I met a guy at summer camp during the break between my freshman and sophomore year of high school. His name – I won’t tell you – but, I’ll say that he’s named after an American city. Ok, fine, let’s call him Trenton, just because. I even remember his last name, which isn’t a common one. I couldn’t tell you the name of my first grade teacher, but I remember his name.
My career counselor told me she thinks I have post traumatic stress from my last two jobs.
I laughed when she said it. The past two years have been intense for sure, but post traumatic stress? Isn’t that usually reserved for soldiers, victims of violence – you know, real trauma?
I knew my sense of confidence and self-efficacy took a serious hit with the job I left in 2013. I admittedly felt a bit raw going into the next place.
Recently during lunch with a co-worker, Mighty* – we’ve bonded in our search for sanity in the crazytown that is our work environment – she exclaimed, “Keisha, I have to tell you! Something you told me really helped me!”
A few weeks earlier, on our way back from lunch, dodging poo on the sidewalk (dog? human? who knows), sidestepping a disheveled-looking man angrily muttering to himself and quickly breezing past a urine-scented staircase, – in other words, a not atypical walk in certain parts of San Francisco…
“Are your standards too high?”
My concerned dad, seated in front of me in the booth, waited to hear whether I was self-sabotaging my romantic possibilities and thus crushing his dreams of seeing more grandchildren. Grandchildren from his firstborn. No pressure.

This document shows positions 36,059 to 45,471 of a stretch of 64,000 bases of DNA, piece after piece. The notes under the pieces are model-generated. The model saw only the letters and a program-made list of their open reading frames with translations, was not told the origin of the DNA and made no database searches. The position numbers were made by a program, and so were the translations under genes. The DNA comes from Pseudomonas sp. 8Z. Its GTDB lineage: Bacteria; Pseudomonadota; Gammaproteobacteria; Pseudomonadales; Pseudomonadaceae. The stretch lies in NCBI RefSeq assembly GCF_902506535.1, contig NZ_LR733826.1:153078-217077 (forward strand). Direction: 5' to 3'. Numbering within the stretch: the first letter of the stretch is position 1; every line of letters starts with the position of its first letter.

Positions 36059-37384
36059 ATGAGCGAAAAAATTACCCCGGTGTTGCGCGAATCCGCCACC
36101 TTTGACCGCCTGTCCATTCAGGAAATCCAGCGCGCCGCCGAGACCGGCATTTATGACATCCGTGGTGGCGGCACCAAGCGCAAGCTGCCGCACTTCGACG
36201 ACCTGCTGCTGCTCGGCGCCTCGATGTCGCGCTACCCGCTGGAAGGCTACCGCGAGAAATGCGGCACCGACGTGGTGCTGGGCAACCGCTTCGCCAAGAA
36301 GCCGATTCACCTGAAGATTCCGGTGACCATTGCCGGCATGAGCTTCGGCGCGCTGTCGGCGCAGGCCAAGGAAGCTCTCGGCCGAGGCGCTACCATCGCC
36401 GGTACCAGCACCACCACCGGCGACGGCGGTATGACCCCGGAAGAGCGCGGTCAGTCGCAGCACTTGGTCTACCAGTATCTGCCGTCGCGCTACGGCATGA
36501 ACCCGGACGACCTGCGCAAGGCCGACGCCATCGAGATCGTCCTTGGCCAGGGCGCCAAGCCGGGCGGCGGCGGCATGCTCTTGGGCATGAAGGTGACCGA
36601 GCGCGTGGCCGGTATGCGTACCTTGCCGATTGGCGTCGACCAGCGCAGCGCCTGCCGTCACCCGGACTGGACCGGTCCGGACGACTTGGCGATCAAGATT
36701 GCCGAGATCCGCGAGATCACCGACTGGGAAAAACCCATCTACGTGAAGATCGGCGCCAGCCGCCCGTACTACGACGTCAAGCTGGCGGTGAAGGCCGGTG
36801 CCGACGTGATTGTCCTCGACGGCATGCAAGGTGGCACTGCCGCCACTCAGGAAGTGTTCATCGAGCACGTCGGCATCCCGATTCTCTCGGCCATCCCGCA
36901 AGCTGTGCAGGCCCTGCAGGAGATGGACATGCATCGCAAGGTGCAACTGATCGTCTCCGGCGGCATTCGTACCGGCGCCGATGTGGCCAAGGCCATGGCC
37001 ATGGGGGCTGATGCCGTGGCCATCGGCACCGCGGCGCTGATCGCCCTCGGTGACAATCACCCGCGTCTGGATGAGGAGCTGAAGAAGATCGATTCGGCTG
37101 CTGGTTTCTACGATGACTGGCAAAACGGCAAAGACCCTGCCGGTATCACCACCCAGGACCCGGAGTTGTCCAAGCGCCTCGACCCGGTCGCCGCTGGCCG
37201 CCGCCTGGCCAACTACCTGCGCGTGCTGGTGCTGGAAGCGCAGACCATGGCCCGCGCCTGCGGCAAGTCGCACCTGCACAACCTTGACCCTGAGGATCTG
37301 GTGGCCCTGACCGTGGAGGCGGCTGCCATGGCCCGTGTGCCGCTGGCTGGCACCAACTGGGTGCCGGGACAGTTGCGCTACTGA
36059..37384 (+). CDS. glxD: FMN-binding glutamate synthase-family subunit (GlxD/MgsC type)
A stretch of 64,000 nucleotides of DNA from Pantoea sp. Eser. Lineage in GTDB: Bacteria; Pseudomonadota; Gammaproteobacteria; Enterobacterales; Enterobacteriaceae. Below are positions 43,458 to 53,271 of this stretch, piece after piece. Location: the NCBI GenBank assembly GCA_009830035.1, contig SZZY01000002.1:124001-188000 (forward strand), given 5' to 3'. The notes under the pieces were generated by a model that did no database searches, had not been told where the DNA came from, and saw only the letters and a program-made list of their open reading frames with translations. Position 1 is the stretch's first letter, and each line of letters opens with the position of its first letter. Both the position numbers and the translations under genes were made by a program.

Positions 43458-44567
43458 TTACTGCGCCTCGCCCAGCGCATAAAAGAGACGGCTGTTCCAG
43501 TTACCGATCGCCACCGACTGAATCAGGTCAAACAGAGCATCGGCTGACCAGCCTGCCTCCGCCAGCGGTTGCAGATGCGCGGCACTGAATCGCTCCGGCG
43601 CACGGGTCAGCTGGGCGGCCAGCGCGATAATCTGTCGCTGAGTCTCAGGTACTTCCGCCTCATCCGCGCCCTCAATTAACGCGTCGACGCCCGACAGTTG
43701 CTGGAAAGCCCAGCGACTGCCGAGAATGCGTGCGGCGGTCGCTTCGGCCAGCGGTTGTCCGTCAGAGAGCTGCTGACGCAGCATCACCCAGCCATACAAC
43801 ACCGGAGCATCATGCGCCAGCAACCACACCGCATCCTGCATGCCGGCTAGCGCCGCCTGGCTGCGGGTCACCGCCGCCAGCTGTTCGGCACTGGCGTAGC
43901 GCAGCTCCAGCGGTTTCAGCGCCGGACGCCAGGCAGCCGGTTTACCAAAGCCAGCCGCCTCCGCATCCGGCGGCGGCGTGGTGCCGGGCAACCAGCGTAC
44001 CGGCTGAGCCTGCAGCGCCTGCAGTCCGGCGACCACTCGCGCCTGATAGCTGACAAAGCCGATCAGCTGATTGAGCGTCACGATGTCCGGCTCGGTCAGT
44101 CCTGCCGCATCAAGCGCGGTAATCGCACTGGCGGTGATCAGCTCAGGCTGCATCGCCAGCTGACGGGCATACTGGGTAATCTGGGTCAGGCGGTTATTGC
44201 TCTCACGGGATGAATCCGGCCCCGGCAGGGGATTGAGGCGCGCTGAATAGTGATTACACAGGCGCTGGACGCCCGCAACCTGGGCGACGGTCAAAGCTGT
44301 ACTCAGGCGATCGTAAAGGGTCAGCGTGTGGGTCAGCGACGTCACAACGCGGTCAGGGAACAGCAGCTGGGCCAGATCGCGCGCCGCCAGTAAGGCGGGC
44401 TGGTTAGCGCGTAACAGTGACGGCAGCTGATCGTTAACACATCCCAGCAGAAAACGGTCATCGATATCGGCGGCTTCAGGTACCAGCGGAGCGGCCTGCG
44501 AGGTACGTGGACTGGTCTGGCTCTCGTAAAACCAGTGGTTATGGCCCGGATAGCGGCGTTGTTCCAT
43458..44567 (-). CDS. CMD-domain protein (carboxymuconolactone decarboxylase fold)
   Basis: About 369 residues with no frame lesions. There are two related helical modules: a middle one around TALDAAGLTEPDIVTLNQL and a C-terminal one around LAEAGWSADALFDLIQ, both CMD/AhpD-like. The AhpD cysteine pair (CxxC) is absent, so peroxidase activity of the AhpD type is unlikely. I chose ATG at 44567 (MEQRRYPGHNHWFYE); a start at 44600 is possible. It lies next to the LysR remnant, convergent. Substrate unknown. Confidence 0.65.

I’d returned to Houston to visit my family for the Christmas holiday. My dad had kidnapped me from my parents’ house, where funnily enough I’d been regalingmy mom with dating horror stories. He’d returned from running whatever errands dads run and whisked me away. He didn’t tell me where we were going. I didn’t know until we pulled into the restaurant parking lot. I guess we’re eating then.
I have this knack for seeing famous people in cities outside of Los Angeles. I don’t remember the last real famous person I’ve seen in Los Angeles, but if I fly somewhere else, given my track record, I’m likely to see someone of note.
About 4 years ago, I was in Houston visiting the fam. My younger – too fly for her own good – sister, N, suggested we breakfast (yep, I used it as a verb) at a cozy, vibrantly decorated, restaurant called The Breakfast Klub, known for their chicken and waffles. It’s owned by a Kappa (as in Kappa Alpha Psi: black frat; famous for cane stepping; if you don’t know, now you know), so everything that would normally be spelled with a “C” is spelled with a “K”, like the “katfish and grits” dish. Kute.